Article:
Pencil Sharpening

Starting your own project soon? I suggest sharpening your pencils and getting to it. It’s not that hard. You can even download the attached Budget Template spreadsheet as your starting point. Good luck.

CSI Division Number CSI Division Name General contents Budgeted
Division 00 Procurement and Contracting Requirements Legal, Contracts, Fees, Permits, etc…


Division 01 General Requirements Tools, Rental, Construction Facilities, Temporary Construction, Cleaning and Waste Management, Labor


Division 02 Existing Conditions Shipping Container


Division 03 Concrete Slab on grade, foundation piers, etc..


Division 04 Masonry Concrete masonry units


Division 05 Metals Metal Studs, Fasteners, Hurricane clips, etc…


Division 06 Wood, Plastics, and Composites Wood Studs, Plywood, etc…


Division 07 Thermal and Moisture Protection Insulation, Siding, Roofing


Division 08 Openings Windows, Doors


Division 09 Finishes Gypsum Board, flooring, trim and moldings


Division 10 Specialties Bathroom accessories, fireplace and stove, cooking stove, fire extinguisher


Division 11 Equipment Refrigerator, washing machine, etc…


Division 12 Furnishings Art, Furniture, drapes, shades, cabinets and countertops


Division 13 Special Construction Hot tubs, ice rinks, swimming pools, vaults


Division 14 Conveying Equipment Hydraulic lifts, slide out mechanisms, etc…


Division 21 Fire Suppression Fire sprinkler system


Division 22 Plumbing Sinks, tub, faucets, water heater, etc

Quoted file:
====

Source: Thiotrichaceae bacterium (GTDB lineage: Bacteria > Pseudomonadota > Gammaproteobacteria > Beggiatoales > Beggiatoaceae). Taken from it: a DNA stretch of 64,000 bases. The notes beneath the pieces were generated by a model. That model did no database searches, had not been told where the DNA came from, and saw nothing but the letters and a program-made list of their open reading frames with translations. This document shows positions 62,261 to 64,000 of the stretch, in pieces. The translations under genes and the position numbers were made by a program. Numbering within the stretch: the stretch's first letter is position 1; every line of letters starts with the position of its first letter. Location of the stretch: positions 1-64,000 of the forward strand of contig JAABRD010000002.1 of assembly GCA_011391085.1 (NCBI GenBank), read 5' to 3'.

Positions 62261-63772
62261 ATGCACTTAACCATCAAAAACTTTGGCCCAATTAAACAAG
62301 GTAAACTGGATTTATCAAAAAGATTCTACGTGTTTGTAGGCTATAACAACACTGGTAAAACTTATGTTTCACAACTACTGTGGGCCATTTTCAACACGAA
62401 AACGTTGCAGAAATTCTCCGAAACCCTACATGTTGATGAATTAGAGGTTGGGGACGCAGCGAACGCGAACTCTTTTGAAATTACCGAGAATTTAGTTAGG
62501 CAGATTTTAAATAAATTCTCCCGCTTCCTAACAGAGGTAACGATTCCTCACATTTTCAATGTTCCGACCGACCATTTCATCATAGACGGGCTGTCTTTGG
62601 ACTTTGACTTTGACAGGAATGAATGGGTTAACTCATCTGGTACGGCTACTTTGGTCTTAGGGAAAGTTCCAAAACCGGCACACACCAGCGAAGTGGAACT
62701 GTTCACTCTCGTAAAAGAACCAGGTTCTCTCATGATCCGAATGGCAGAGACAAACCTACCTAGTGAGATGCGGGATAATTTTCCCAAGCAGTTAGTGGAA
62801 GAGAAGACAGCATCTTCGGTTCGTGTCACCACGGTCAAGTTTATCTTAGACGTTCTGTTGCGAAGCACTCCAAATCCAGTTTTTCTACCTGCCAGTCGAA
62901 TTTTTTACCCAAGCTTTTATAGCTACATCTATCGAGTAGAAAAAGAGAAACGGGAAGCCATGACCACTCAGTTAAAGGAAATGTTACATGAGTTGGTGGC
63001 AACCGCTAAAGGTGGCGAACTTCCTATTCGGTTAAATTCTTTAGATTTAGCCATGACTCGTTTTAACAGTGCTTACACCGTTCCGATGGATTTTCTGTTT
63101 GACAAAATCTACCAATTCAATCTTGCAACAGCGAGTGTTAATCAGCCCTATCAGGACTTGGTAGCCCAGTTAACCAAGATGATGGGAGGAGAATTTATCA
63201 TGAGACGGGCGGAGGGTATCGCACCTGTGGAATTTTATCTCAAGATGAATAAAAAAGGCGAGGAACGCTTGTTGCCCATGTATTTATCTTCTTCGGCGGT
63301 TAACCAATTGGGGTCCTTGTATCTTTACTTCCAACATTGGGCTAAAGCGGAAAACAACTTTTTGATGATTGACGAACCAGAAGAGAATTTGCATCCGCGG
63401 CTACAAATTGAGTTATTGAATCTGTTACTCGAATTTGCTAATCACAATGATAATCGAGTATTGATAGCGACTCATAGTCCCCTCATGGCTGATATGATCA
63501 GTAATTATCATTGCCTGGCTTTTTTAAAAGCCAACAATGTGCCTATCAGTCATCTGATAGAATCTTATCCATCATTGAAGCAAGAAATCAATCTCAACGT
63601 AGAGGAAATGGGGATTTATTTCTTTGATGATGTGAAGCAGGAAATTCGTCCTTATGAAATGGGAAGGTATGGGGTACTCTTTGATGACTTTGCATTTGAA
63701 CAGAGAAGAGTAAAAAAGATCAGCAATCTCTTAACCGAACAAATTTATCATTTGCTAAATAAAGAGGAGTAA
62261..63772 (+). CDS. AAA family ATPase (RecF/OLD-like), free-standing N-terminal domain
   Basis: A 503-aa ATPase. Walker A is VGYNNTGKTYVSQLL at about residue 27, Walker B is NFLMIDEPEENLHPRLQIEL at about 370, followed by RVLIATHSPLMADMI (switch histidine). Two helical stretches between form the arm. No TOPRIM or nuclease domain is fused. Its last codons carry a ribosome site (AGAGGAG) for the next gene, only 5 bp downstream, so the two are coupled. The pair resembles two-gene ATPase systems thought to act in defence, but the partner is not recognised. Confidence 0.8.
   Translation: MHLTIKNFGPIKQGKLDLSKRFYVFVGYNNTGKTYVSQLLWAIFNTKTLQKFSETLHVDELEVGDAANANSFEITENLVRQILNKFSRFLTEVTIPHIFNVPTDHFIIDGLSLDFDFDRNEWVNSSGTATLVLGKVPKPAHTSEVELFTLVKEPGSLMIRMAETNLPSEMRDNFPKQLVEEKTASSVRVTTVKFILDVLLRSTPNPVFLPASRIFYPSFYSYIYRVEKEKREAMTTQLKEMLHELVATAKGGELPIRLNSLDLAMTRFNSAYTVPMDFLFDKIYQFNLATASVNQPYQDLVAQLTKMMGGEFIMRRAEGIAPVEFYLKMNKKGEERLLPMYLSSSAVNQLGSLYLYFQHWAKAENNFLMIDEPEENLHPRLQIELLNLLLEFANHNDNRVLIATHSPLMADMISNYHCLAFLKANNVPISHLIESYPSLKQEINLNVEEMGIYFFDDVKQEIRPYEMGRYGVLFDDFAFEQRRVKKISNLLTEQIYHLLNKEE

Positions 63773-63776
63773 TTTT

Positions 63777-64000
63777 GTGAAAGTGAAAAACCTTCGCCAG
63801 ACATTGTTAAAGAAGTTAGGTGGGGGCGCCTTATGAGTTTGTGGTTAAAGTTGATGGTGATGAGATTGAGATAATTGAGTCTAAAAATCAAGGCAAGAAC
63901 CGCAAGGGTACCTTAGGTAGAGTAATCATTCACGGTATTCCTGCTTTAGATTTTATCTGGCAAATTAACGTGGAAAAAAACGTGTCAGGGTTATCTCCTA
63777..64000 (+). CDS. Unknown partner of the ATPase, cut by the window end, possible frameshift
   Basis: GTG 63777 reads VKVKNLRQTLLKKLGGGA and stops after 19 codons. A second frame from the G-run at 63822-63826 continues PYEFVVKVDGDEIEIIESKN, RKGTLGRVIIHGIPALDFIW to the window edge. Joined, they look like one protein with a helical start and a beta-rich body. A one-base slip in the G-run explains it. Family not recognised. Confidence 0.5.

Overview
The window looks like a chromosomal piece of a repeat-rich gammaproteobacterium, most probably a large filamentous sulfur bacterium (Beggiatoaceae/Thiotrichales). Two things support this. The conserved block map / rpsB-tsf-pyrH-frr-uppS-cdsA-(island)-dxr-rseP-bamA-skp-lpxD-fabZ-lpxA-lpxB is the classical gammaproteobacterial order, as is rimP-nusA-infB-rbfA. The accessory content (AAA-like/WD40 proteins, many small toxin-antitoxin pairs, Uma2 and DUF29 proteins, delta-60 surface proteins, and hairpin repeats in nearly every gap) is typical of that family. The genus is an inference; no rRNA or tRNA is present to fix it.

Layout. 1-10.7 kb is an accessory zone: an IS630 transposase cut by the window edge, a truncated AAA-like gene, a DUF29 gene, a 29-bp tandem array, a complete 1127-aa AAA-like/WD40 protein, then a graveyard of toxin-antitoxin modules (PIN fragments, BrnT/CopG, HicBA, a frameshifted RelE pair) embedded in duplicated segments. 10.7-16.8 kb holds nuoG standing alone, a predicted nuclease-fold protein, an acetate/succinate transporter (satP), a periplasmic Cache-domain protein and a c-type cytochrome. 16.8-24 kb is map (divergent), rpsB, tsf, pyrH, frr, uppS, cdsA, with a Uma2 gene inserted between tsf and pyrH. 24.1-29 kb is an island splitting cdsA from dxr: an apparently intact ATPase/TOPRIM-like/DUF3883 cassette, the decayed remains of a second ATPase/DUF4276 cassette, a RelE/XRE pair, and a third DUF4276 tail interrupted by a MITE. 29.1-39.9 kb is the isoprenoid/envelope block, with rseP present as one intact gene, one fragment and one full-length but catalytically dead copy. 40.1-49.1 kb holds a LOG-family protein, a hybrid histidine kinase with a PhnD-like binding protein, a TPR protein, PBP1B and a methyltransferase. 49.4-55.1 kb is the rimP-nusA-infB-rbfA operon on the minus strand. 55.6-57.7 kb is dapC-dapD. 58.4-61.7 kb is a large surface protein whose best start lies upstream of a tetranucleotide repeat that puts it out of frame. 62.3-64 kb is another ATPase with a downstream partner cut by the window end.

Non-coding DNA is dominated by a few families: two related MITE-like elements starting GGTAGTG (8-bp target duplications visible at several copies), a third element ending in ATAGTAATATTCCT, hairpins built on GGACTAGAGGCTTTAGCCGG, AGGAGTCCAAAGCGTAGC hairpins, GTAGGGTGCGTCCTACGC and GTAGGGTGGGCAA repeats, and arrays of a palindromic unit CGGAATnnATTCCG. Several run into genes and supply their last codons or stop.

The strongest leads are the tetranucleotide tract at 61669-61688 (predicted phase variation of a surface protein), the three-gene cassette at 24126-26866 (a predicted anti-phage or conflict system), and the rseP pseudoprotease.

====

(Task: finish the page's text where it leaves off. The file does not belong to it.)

Division 23 Heating Ventilating and Air Conditioning Heater, air conditioners, exhaust fans, dehumidifiers, etc…


Division 25 Integrated Automation Home automation, including learning thermostats, occupancy sensors,


Division 26 Electrical Switches, outlets, electrical system, lighting, storage batteries


Division 27 Communications Wifi, Telephone, network cable, routers and ports


Division 28 Electronic Safety and Security Video surveillance, electronic locks, smoke and CO2 detectors, gas leak detectors


Division 31 Earthwork Work to prepare your parking for the project


Division 32 Exterior Improvements Landscaping, paving, gravel, etc


Division 33 Utilities Water storage tanks, propane tanks, Any connections to utilities or items not permanently attached to the THoW


Division 34 Transportation Trailer, vehicles, etc…


Division 44 Pollution Control Equipment Water filters, air filters


Division 48 Electrical Power Generation Solar panels, wind turbines
Total Spend


Project Phase Total (minus tools)


Update, BentoBox design is now really close





Here’s a preview of my current design in progress – Bento Box, a one of a kind shipping container THoW. I spent the last hour annotating the floor plan to make it easier to explain the components. I’ll model the “garage” and other areas below the sleeping/living platform later this weekend and add this to my blog.

Comments and questions are most welcome. I’m so excited I got all the major layout issues worked out in the last two weeks.

I will miss the butterfly roof… it just doesn’t get me the headroom. The only way around that is to punch up past the allowable 14’ height for the west coast states’ DOT limit. I could do something with hydraulics, which while would be the most amazing tiny house ever, might just be beyond my capabilities.